Monday, July 19, 2010

Frankenblogging Part 5: 13th century Spanish male court dress

Author's note: The Frankenblogging feature is a republication of older content from my former personal webpage, with some annotations. It occurs every Monday morning. 

More old content, but this time, it is my notes and illustrations on trying to make heads or tails of some men's clothing in a Spanish museum catalog. The drawings are my drawings made to accompany my notes. I think this was originally written to share my notes with someone working on a reproduction and no access to this one, and at the time, best source.

A suit of Spanish Royal Clothes

These are my observations on a suit of clothes belonging to Fernando de la Cerda and dating to the 13th century.

Note: They are held in the textile collections of the Burgos Museum. The first link has a photo of the Saya sketched below.

Pellote (man's overgown): 
A detail of the fabric and a photo of the item in question before conservation (very sad! only shreds, really) are shown in the catalog, and it does not look as though the fabric is much stiffer than your average brocaded silk, though it may have been lined with something stiffer, perhaps linen, to give it body. There is extensive information with the photos, but I do not read Spanish very well and I can't tell yet if there was any lining, or evidence of a lining, found during the conservation process. I would make a test version out of a stiffish taffeta rather than cotton.

Was there some kind of stiffening to help the pellote hang correctly? The pellotes shown in surviving illuminations hang as if they have support, so I'm supposing there must have been something. This example may have had a two-layer linen facing at the hip, and a linen lining in the body to prevent stretching, but not being able to decipher the description of the pellote, I have no idea if they mention anything. The main thing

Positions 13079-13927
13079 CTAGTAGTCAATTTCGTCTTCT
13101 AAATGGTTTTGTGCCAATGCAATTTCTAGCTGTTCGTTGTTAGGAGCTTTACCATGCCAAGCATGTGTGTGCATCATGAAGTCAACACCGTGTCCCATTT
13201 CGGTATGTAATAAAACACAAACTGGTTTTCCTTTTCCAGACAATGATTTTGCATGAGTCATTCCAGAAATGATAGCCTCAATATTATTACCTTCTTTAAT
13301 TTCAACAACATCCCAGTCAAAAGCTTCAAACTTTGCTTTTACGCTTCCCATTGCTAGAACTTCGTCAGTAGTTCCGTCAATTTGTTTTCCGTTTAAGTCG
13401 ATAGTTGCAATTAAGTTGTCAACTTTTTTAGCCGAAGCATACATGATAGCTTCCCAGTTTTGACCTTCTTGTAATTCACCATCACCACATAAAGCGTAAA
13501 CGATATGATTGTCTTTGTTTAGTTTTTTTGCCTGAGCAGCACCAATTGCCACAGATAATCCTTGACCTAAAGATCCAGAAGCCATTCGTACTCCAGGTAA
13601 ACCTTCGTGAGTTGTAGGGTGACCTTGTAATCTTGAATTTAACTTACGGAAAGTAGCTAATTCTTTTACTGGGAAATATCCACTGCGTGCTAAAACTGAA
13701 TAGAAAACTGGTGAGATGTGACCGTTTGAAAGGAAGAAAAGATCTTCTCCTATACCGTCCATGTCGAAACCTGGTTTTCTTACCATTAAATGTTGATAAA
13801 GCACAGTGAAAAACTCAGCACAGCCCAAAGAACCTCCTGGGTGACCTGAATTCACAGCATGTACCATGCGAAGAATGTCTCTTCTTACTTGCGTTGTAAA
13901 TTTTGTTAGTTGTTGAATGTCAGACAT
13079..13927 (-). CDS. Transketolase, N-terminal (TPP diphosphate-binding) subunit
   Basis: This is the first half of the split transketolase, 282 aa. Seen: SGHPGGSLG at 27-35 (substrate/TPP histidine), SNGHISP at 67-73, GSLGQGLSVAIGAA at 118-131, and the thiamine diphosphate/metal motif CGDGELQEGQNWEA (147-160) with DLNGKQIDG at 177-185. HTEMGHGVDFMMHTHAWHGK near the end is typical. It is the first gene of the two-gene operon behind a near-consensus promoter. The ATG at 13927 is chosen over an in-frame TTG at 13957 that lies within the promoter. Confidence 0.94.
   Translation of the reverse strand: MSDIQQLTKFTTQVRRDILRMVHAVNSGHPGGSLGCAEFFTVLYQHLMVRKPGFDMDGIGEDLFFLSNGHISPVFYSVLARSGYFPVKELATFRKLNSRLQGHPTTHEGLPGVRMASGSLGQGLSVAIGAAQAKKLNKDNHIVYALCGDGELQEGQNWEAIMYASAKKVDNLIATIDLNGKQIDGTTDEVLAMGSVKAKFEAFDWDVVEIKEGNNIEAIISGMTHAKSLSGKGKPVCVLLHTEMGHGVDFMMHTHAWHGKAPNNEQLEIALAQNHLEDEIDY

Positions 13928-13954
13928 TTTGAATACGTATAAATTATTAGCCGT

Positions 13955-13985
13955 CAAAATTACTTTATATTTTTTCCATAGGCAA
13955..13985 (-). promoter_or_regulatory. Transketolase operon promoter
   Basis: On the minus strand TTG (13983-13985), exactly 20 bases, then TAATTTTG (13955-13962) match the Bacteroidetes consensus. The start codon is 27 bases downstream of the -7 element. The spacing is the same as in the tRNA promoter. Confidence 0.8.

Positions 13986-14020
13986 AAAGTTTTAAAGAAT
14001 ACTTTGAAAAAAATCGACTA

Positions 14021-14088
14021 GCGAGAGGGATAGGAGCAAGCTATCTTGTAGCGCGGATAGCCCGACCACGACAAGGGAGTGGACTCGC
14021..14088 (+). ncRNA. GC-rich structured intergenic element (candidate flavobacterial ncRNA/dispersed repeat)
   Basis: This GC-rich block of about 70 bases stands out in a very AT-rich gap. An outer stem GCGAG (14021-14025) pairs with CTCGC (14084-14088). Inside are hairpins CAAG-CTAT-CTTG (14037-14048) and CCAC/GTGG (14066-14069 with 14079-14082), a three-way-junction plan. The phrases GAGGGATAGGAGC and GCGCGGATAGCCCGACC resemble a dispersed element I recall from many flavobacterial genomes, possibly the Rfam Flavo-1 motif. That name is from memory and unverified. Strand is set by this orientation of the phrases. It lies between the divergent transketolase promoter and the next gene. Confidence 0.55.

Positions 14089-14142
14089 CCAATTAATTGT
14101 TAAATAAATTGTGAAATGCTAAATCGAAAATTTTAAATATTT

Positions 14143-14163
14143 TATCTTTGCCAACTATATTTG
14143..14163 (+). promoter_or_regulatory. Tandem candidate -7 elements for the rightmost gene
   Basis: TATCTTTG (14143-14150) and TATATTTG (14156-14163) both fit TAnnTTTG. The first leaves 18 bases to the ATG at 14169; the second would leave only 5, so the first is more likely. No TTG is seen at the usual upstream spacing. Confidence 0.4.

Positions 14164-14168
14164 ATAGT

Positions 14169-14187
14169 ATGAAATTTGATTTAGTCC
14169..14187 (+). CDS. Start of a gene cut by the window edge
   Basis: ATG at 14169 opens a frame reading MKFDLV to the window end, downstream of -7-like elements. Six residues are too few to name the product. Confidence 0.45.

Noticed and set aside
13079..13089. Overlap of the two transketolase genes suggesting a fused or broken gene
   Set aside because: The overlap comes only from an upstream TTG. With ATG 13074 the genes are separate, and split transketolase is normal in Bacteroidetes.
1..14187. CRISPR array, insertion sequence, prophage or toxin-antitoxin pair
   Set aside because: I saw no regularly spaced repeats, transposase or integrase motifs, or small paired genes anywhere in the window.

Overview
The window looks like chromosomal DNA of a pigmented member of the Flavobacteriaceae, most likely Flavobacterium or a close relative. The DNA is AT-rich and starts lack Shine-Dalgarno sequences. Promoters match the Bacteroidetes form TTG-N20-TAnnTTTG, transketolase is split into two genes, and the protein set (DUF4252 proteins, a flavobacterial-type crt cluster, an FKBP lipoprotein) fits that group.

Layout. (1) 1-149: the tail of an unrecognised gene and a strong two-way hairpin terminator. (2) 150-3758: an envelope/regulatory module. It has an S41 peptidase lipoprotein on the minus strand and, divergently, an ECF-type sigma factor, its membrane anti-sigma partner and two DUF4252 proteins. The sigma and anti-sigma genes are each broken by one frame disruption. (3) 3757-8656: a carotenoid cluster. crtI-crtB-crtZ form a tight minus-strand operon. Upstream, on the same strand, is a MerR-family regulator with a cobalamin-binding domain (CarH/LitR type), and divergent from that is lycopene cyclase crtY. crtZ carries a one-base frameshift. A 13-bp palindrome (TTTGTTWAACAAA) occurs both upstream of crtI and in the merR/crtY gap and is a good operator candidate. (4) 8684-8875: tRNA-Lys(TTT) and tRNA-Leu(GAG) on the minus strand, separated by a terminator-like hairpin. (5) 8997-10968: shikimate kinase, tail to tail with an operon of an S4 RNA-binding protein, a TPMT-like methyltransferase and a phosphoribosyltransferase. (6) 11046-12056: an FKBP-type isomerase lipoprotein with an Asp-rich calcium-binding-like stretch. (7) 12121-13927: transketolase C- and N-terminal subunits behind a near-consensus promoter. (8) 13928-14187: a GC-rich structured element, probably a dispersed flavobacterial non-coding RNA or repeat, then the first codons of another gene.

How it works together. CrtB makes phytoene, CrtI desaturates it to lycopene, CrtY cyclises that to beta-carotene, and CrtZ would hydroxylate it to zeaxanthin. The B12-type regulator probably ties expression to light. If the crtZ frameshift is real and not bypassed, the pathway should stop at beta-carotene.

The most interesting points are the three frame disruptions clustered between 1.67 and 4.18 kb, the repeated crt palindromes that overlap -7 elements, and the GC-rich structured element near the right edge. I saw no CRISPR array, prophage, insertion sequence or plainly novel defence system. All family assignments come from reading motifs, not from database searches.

I know about grave finds is that any linen (or other vegetable fiber) that might have been there as underclothes or supporting linings tends to vanish. Silks and wools survive, but linen dissolves everywhere except Egypt, glaciers and bogs. 

Saya (man's undertunic):
The sleeve cut is unusual (to me, don't you love my generalizations?). It isn't shaped in any way other than being slightly tapered from shoulder to wrist. The seam is along the back of the arm, presumably so that the seam could be either decorative (as shown in the illuminations) or so that the heraldic brocade of the fabric on this particular item was not obviously broken at the seam when worn. It appears that the sleeve was sewn up first, then slit under the arm and sewn over the shoulder portion of the tunic body.

The rest of the tunic is constructed according to the usual method, except for a gap left on the left side that is laced shut, presumably for a good fit.

Manto (cloak or mantle):
A cloak (manto) made of the same elaborate heraldic brocaded silk, also belonging to Fernando de la Cerda. A discussion of the placement of the ties is (need to link to previous day's post).

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